Interview with novelist Linda Andrews


Today’s guest, Linda Andrews, is here to talk about her sci-fi novel The Syn-En Solution.
Bio:
Linda Andrews lives in Phoenix,
Arizona
with her husband, three
children and a menagerie of domesticated animals. While she started writing a
decade ago, she always used her stories to escape the redundancy of her day job
as a scientist and never thought to actually combine her love of fiction and
science. DOH! After that Homer Simpson moment, she allowed the two halves of
her brain to talk to each other. The journeys she’s embarked on since then are
dark, twisted and occasionally violent, but never predictable.
Welcome, Linda. Please
tell us about your current release, The Syn-En Solution.
I
think the book blurb tells it best:

A woman from the past. A
cyborg with no future. They have every reason to mistrust each other but one: survival.

When Nell Stafford passed out it was 2012. When she wakes up naked
aboard a starship it’s 2138, and she’s surrounded by the Syn-En: synthetically-enhanced soldiers with a grudge against humans like her. She doesn’t know where she is or what’s happened, only that her life has been destroyed and everyone she’s ever known is dead.

Their leader Beijing York has just discovered his
people’s creators–humans–have betrayed them. They were promised freedom
and equality in exchange for settling a newly discovered planet at the other side
of a wormhole. But the Syn-En have outlived their usefulness.

The offer was a trick.

The wormhole has collapsed, and now both Nell and the Syn-En are trapped far, far from Earth to face almost certain death.

Bei has lost his future, and Nell has lost her past.

But Nell gained something in her 120-year sleep; somehow, she knows everything the Syn-En need to survive. Now she must convince Bei and his people to trust her–as soon as she learns to trust the
mysterious intelligence.

What
inspired you to write this book?
I
read an article in US News and World Report about the next generation of
prostheses being tested on injured military personnel. These limbs would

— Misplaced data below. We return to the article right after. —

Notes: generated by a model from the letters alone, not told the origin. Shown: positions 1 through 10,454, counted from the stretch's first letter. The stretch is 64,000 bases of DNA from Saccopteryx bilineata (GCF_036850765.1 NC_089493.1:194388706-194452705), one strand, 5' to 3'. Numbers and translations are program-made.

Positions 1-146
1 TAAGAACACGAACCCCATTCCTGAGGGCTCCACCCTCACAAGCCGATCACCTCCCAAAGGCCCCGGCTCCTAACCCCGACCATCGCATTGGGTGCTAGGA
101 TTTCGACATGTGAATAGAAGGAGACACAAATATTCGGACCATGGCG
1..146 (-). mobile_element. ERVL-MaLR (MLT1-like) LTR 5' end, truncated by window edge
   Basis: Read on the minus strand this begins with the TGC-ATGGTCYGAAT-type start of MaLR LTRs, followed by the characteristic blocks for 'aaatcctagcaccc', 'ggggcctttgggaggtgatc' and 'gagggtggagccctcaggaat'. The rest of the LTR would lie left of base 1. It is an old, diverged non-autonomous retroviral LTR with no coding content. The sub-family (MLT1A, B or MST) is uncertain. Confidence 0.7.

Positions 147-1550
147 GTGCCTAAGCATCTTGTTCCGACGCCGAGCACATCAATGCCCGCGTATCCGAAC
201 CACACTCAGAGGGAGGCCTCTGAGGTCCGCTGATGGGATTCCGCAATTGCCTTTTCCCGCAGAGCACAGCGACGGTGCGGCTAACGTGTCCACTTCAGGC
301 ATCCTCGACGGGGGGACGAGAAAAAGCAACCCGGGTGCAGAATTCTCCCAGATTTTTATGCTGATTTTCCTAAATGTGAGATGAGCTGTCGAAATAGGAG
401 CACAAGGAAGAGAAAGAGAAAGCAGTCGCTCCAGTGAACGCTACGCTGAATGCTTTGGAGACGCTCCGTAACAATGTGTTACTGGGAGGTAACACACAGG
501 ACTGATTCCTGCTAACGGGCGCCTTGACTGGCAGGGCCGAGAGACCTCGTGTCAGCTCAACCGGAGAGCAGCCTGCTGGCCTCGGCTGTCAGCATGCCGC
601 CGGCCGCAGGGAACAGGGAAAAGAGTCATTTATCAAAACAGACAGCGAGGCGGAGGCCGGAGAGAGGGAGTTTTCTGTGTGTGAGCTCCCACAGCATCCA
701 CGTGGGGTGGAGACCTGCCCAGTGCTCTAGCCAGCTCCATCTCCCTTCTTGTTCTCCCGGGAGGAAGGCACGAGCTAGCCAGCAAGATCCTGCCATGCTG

incorporate sensors and a computer chip that would allow the brain to interact
with the next limb, giving a better range of mobility and finer motor skills
than current prostheses. From here, it was a matter of asking an author’s
favorite question: What if? And before I knew it I had created a group of
cyborgs that basically needed to save mankind. Then I drew upon the Knights
Templar history and had the humans they saved turn against them in a power
play.

Excerpt:
Nell is in for a culture
shock:


“Is that what you call it?” Nell planted two feet on his knees and
shoved away from him. His hold on her breasts remained strong and her action
tore at her chest. Pain overloaded her nervous system and static crackled
inside her head. The only way she could escape would be if she gave herself a
rather excruciating mastectomy. Panting through the sensation, Nell stopped
struggling and hung limply between her captors. “Cause from where I stand,
you’re copping a feel.”
Ignoring her sarcasm, the man focused on her chest. A burst of yellow light
filled the room, highlighting the caduceus tattooed on his forehead. “You
may feel a mild discomfort as the probes enter your skin.”
Nell struggled to reconcile the caduceus with her current treatment. Why would
a man with a medical insignia torture her? Unless he wasn’t out to harm her.
Hadn’t the Grace Jones wannabe said Nell would get along with a bang? A
stabbing pain flared up her chest, then a burning filled her veins like an IV running too fast. Cold air stung her teeth as she inhaled.